Burton Bradstock is an attractive village on the 'Jurassic Coast Road', the B3157, which is a dramatic drive along the famous coastline with spectacular views of Chesil Beach.
The village has a large number of thatched cottages, two pubs, a post office / shop, and a petrol station / garage with shop. The two pubs are both well respected locally for the quality of their food.
The beach is accessed from a National Trust car park (free parking for members). The beach forms one end of the famous Chesil Beach which stretches all the way to Weymouth.
As with most of the Jurassic Coast the cliffs are eroding, and are subject to regular rock falls, and must therefore be treated with respect. The South West Coast path passes through Burton Bradstock beach area, but erosion and rock falls mean that you should be prepared for closures and diversions. Burton Bradstock beach (and most of Chesil beach) is also extremely popular with fishermen.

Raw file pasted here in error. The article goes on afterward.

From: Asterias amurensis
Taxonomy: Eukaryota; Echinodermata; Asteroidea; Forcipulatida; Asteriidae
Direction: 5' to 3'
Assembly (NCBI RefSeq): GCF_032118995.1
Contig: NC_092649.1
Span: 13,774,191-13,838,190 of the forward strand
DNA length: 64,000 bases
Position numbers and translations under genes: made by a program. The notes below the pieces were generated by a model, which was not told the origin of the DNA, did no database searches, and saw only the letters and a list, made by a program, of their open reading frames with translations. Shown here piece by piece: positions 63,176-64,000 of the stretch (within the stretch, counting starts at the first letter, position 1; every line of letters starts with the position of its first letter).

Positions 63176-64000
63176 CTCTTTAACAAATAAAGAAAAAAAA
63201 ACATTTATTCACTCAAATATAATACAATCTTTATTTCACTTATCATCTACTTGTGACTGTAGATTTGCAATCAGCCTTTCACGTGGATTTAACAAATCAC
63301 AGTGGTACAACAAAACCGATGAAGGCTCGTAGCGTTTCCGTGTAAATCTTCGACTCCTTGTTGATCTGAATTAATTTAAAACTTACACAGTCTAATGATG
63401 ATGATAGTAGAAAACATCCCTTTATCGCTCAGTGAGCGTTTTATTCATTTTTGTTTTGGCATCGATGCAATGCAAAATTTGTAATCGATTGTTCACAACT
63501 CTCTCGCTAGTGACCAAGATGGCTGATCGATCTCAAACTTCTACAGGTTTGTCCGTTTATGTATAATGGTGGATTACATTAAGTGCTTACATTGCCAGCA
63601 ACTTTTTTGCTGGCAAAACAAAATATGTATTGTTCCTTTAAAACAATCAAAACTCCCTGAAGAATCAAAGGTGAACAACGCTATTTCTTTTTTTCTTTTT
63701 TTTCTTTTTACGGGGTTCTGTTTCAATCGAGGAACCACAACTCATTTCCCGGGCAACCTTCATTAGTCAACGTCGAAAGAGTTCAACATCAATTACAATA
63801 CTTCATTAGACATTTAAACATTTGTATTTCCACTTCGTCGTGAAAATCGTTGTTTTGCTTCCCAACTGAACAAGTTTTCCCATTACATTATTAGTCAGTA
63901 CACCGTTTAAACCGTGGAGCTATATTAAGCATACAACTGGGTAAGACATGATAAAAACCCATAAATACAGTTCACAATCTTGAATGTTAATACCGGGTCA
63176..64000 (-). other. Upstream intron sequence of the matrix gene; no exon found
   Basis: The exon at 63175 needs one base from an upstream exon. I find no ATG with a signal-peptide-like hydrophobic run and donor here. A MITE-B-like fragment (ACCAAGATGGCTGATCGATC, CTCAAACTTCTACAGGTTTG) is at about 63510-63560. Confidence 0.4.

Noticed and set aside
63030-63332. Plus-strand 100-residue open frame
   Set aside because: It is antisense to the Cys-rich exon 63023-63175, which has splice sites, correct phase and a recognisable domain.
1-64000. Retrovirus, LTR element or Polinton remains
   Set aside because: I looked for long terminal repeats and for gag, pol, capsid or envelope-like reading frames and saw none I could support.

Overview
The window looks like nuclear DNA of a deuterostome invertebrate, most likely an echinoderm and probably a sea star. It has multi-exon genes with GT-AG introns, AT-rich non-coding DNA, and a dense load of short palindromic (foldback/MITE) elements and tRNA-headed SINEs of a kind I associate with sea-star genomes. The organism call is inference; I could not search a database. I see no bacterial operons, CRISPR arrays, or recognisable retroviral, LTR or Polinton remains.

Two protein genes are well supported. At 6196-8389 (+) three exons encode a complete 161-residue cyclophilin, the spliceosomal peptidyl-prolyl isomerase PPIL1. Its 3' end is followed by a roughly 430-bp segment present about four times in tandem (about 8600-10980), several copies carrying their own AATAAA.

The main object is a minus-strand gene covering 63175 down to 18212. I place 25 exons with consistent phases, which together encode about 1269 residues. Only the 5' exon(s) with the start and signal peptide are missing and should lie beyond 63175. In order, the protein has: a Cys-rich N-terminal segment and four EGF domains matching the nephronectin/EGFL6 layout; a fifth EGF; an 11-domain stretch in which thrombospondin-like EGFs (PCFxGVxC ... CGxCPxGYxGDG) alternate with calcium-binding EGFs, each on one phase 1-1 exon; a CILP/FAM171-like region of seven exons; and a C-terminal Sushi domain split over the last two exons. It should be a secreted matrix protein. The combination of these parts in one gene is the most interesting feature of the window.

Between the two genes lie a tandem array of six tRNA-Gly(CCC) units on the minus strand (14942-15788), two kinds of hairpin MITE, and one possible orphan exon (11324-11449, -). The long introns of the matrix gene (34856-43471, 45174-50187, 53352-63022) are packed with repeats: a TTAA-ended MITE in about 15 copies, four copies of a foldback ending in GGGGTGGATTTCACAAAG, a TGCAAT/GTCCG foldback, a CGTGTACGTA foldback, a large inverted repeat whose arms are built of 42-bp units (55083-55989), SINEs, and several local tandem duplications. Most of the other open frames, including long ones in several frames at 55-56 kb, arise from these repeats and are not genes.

The increasingly well known Hive Beach Cafe is situated right next to the car park, and is renowned for it's seafood.
During World War II Hive Beach, Burton Bradstock, was used by the US army to practice cliff scaling techniques using 2-inch rocket launchers fitted with grapnel heads and attached to rope ladders. Upon beaching the rockets are fired and men begin to scale the cliff.
The film ends with a subtitled frame informing the audience that an operation similar to the one portrayed, took place on 6 June, 1944, at Pointe du Hoe, Normandy - within 20 minutes "... this vital battery was overrun and the guns destroyed".
Hensleigh House Hotel. A small Charmouth and Lyme Regis Hotel, 300 metres from the Jurassic Beach in the unspoilt village of Charmouth, and 3 minute walk to shops, pubs and restaurants. Hensleigh House has it's own car park and is 2 miles from the centre of Lyme Regis. The 8 comfortable rooms include twins, doubles and two family suites, each with two adjoining bedrooms.